In the second stage of data analysis, the researchers have developed and fitted several regression models to the data, adding exogenous variables from EPA’s IDEAS database to examine the potential influence of regulatory pressure as well (number of inspections, number of noncompliances, and the amount of fines at each facility during the 3 years prior to the study period). To control for potential regional differences, we also added dummy variables based on the EPA region in which each facility was located. Currently, we are drafting two papers reporting the results of these analyses, one focusing on environmental performance outcomes (to be submitted to a leading public policy journal) and the second focusing on reported costs and benefits of environmental management activities to business outcomes (to be submitted to a leading management research journal).

Finally, the researchers have been invited to present preliminary information about this research project, as well as findings from the final report of our prior EPA cooperative agreement (several supplemental tasks of which also were funded by this grant), to a number of national audiences of federal, state, and business policymakers. These included EPA’s Innovation Action Council, the annual EPA-State Environmental Innovations Symposium, the annual national conference of the Multi-State Working Group on Environmental Management Systems, and the annual research conference of the Association for Public Policy Analysis and Management. We also participated (by invitation) as one of several researcher perspectives in an EPA-sponsored conference on the use of EPA databases, and in developing recommendations for making them more accessible and useful for research.

Future Activities:
The researchers will continue to incorporate additional measures of environmental performance outcomes from EPA’s TRI, as planned, and have obtained valuable advice on this from other scholars who have used these data extensively. The results of this analysis will be incorporated into the first of the two papers described above. We will complete these analyses, manuscripts, and the final project report by late summer 2004.

As anticipated, we are requesting confirmation of a no-cost extension of the research project period through November 14, 2004, to complete the analyses and prepare, present, and publish papers based on the results so that we can extract the full value from the data we have collected. We have budgeted accordingly.

As an additional benefit of this research project at no cost to the grant, the researchers also have begun to collaborate on comparative analyses using this instrument to survey facilities in the same sectors in two other rapidly industrializing countries that export to U.S. business customers: Thailand and Mexico. Faculty colleagues in the business school of Chulalongkorn University have translated our survey into Thai, administered it to managers of several hundred facilities in the same sectors in Thailand, and now are analyzing the results. We anticipate a further paper comparing the results for United States and Thai facilities later in 2004. Research assistant Andrew Hutson also is using our survey instrument to develop comparable research on facilities in the same sectors in Mexico as his dissertation project; many of these facilities also export to U.S. business customers, and thus will provide an additional and valuable comparison. We hope and anticipate that these comparisons may shed valuable light on similarities and differences in environmental management practices between supplier facilities within the United States and their overseas competitors.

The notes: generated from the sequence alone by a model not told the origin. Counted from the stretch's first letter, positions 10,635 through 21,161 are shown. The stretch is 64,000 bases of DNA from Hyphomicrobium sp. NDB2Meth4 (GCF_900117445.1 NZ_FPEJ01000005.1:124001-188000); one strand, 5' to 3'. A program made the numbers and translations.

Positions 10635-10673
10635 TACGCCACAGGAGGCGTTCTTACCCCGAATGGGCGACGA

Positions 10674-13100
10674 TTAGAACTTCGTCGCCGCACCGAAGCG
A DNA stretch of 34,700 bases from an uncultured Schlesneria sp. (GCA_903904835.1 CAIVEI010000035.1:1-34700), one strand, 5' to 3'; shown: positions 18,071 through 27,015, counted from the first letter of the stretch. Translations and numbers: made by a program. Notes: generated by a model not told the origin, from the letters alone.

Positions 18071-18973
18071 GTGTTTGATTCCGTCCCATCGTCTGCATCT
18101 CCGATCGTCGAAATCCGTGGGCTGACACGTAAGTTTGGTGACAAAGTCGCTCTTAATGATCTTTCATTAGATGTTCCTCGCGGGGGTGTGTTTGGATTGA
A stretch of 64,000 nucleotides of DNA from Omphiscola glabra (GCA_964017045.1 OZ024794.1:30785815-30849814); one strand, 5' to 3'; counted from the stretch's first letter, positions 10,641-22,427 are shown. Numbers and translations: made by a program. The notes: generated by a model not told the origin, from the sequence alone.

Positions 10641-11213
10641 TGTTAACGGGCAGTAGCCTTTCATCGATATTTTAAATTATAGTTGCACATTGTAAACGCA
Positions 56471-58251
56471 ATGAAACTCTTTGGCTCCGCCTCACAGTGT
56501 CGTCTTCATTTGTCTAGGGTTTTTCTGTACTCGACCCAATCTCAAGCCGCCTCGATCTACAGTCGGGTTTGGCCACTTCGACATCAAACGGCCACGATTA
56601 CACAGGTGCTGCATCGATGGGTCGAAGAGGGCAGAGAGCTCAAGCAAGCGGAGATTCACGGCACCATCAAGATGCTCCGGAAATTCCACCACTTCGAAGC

Supplemental Keywords:
risk management, pollution prevention, public policy, socioeconomic, social science, International Organization for Standardization, ISO, ISO 14000, Multi-State Working Group, MSWG, supplemental environmental projects, sustainable industry, sustainable business, corporate performance, economics and decisionmaking, economics and business, environmental engineering, environmental statistics, market mechanisms, new technologies, innovative technologies, technology for sustainable environment, cleaner production, pollution prevention, enforcement impact, environmental compliance, environmental decisionmaking, environmental impact comparison, environmental management systems, EMS, environmental performance, environmental policy, government regulatory costs, policy analysis, policymaking, statistical methods, valuation, voluntary programs, Economic, Social, and Behavioral Science Research Program, , Economic, Social, & Behavioral Science Research Program, RFA, Scientific Discipline, Sustainable Industry/Business, Corporate Performance, Economics & Decision Making, Economics and Business, Environmental Engineering, Environmental Statistics, Market mechanisms, New/Innovative technologies, Social Science, Sustainable Environment, Technology for Sustainable Environment, cleaner production/pollution prevention, decision-making, EMS, decision making, enforcement impact, environmental Compliance, environmental decision making, environmental impact comparison, environmental management systems, environmental management systems (EMS), environmental performance, environmental policy, government regulatory costs, policy analysis, policy making, pollution prevention, risk management, social sciences, socioeconomics, statistical methods, valuation, voluntary programs